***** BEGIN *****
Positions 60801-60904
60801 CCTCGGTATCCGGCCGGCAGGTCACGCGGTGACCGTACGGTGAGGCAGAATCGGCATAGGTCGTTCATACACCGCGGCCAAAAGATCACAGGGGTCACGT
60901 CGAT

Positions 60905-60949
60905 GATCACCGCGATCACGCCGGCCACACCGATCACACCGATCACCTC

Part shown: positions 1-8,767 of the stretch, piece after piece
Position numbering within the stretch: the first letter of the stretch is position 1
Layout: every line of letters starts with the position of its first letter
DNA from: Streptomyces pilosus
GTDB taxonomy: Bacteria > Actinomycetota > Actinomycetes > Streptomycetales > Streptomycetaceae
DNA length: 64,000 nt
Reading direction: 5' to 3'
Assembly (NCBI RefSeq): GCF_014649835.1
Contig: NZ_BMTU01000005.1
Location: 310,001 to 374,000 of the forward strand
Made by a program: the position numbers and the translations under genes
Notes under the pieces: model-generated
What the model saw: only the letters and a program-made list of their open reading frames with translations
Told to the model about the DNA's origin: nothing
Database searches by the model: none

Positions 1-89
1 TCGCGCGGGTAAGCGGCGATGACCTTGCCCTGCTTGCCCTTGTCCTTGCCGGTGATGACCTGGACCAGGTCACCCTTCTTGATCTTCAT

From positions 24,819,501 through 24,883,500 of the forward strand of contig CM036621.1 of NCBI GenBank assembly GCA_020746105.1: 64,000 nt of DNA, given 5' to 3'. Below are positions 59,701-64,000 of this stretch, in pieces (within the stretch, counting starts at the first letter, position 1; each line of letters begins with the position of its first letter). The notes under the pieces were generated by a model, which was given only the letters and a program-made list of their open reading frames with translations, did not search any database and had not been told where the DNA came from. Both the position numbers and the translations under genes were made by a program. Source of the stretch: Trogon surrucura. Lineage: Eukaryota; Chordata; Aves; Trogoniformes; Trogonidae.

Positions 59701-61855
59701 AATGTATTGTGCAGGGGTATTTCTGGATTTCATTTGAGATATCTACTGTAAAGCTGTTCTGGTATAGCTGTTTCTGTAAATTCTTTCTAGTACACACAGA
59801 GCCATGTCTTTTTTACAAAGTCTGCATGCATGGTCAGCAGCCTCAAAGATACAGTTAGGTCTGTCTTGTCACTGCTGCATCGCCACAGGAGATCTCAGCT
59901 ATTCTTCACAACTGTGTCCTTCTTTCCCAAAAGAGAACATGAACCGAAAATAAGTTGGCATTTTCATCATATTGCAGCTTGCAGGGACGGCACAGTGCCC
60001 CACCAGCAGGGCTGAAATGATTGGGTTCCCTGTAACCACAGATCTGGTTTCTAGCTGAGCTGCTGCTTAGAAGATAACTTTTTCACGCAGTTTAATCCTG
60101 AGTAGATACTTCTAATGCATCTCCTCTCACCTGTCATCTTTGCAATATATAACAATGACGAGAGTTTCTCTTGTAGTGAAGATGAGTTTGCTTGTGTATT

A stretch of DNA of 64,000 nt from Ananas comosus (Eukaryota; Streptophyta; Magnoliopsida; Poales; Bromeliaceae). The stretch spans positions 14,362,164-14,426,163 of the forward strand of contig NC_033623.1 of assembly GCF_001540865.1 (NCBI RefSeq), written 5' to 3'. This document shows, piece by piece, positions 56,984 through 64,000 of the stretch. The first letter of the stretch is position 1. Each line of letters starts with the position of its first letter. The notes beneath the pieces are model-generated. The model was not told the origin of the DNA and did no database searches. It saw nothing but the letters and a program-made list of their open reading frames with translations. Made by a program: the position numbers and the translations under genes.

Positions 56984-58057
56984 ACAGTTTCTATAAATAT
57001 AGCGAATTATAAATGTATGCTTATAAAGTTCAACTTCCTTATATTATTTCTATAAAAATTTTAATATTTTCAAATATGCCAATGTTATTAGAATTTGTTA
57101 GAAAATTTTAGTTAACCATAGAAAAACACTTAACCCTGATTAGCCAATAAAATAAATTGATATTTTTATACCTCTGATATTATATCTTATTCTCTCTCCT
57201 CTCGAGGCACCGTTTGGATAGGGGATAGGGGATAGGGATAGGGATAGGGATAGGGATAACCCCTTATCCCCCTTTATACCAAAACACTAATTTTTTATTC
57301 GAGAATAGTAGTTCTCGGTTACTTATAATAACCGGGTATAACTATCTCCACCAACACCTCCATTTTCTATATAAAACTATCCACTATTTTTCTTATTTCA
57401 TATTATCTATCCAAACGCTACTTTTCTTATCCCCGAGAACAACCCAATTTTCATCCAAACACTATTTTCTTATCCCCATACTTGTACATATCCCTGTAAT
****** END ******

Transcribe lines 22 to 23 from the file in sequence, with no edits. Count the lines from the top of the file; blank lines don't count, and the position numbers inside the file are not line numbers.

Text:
1 TCGCGCGGGTAAGCGGCGATGACCTTGCCCTGCTTGCCCTTGTCCTTGCCGGTGATGACCTGGACCAGGTCACCCTTCTTGATCTTCAT

From positions 24,819,501 through 24,883,500 of the forward strand of contig CM036621.1 of NCBI GenBank assembly GCA_020746105.1: 64,000 nt of DNA, given 5' to 3'. Below are positions 59,701-64,000 of this stretch, in pieces (within the stretch, counting starts at the first letter, position 1; each line of letters begins with the position of its first letter). The notes under the pieces were generated by a model, which was given only the letters and a program-made list of their open reading frames with translations, did not search any database and had not been told where the DNA came from. Both the position numbers and the translations under genes were made by a program. Source of the stretch: Trogon surrucura. Lineage: Eukaryota; Chordata; Aves; Trogoniformes; Trogonidae.